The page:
Note that the connection needs to be electrical, not just physical.  There are easy and complex ways of doing this – the easiest is stripping a bit of insulation off the end of the 6.5″ wire and off one end of the two extender wires, then simply twisting the two together.  Slightly more elegant would be to have an alligator clip on the extender wire, and more elegant still would be to have a paired socket and plug connector at the end of each wire.

Second, you don’t actually need to have your antenna wire physically connected to the ground of the main antenna at all.

You will get best results if it is connected, but if that is difficult – or if it is impossible, for example, with a radio that has a fixed antenna that you can’t unscrew to access its ground – you can create a capacitive coupling between the radio and your antenna, by simply terminating your wire in a metal path (tin foil or copper or whatever) and affixing the patch somewhere on the radio.  The bigger the patch size, the better, and some locations will work better than others.  Some trial and error experimentation might be called for to work out the best place to place the patch.

Of course you could also open up the radio casing and hard wire/solder the wire to a ground point on the radio’s circuit board or access the antenna’s connector internally, then have the wire coming out through a hole in the case, and that would be slightly better than the capacitive coupled device, but is more hassle.

Third, some people have chosen to connect the extra wire to the antenna’s connector rather than to the radio.  There’s no reason not to do this, and if you don’t want to do anything to your radio, and/or if it is easier to add the extra wire to the antenna’s connector rather than to the radio’s connector, that’s an equally fine solution.

Lastly, if you’re still not convinced about how a simple piece of wire can add so amazingly to your radio’s range, Google ‘tiger tail antenna’ to see many credible articles confirming it works.  But, really, you don’t need to do this, because it only costs you 10¢ and only takes you five minutes to do it yourself.  You’ll hear the difference, as will the people you’re communicating with.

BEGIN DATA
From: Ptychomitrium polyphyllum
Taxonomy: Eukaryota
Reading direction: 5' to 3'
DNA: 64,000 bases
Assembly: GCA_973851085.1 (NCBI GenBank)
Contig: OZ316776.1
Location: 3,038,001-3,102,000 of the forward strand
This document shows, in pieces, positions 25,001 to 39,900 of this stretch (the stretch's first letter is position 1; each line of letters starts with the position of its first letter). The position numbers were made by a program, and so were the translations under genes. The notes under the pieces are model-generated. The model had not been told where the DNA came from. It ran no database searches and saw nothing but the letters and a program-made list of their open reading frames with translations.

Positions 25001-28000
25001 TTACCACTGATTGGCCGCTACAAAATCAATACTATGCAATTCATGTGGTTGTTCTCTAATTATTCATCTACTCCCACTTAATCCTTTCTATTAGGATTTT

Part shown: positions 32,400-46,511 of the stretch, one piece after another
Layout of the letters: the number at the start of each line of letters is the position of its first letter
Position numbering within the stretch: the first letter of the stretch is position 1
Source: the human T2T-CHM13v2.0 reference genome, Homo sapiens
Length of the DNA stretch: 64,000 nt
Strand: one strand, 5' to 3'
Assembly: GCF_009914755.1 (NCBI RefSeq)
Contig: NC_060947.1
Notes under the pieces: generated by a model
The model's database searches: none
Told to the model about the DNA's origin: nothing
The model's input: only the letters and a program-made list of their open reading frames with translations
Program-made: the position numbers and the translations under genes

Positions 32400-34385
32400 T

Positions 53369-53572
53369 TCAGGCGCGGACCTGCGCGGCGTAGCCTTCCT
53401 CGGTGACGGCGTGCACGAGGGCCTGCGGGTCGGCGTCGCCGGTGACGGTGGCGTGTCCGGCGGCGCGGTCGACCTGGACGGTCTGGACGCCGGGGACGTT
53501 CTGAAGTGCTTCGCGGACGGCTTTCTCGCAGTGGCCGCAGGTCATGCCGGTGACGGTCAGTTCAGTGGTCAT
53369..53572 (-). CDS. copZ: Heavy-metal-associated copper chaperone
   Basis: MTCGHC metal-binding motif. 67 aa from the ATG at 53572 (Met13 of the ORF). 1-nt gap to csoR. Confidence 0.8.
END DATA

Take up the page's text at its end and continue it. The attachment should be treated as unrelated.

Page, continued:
And surely that’s what counts.

This article was written by David. If you liked it, you can visit his website at

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David Spero
By David Spero November 3, 2016 13:39
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  1. Annie November 3, 16:44

    Great hint thanks

    Reply to this comment
    • wa2qcj November 3, 18:05

      Yes, he did make a great presentation. There is, however one salient point. If the radio is an amateur band radio, you may find yourself left out. Some, not all, but some, in that situation are still going to hold to “the law”, and ignore anyone without a proper license. Silly, yes, given the circumstances, but still very true. Why, people will tend to hold onto what was, as a sense of stability. A commercial band radio, one that transmits outside of the 144 Mhz to 148 Mhz band would be safer to use. That said, I would still pick up an Amateur band radio. Why, declare an emergency, and anyone that can hear you will be “all ears”, because we are geared to listen for, and to respond to a call for help. In a SHTF situation, the emergency is all around us.

      Reply to this comment
      • Jack September 21, 19:28

        Just as a heads up in an emergency situation anyone can broadcast on a HAM frequency without fear of “reprisals” …I guess. Now there are always exceptions to the rule but all the HAM operators I’ve interacted with will go way out of there way to help someone in need, with or without a call sign. Your mileage may vary.

        Reply to this comment
        • The Ohio Prepper September 21, 21:51


          Just as a heads up in an emergency situation anyone can broadcast on a HAM frequency without fear of “reprisals” …I guess.

          This is true with certain exceptions. It must be a real emergency, with potential life safety or major property loss involved. After the event you must file with the FCC explaining what you did & why.

          all the HAM operators I’ve interacted with will go way out of there way to help someone in need, with or without a call sign. Your mileage may vary.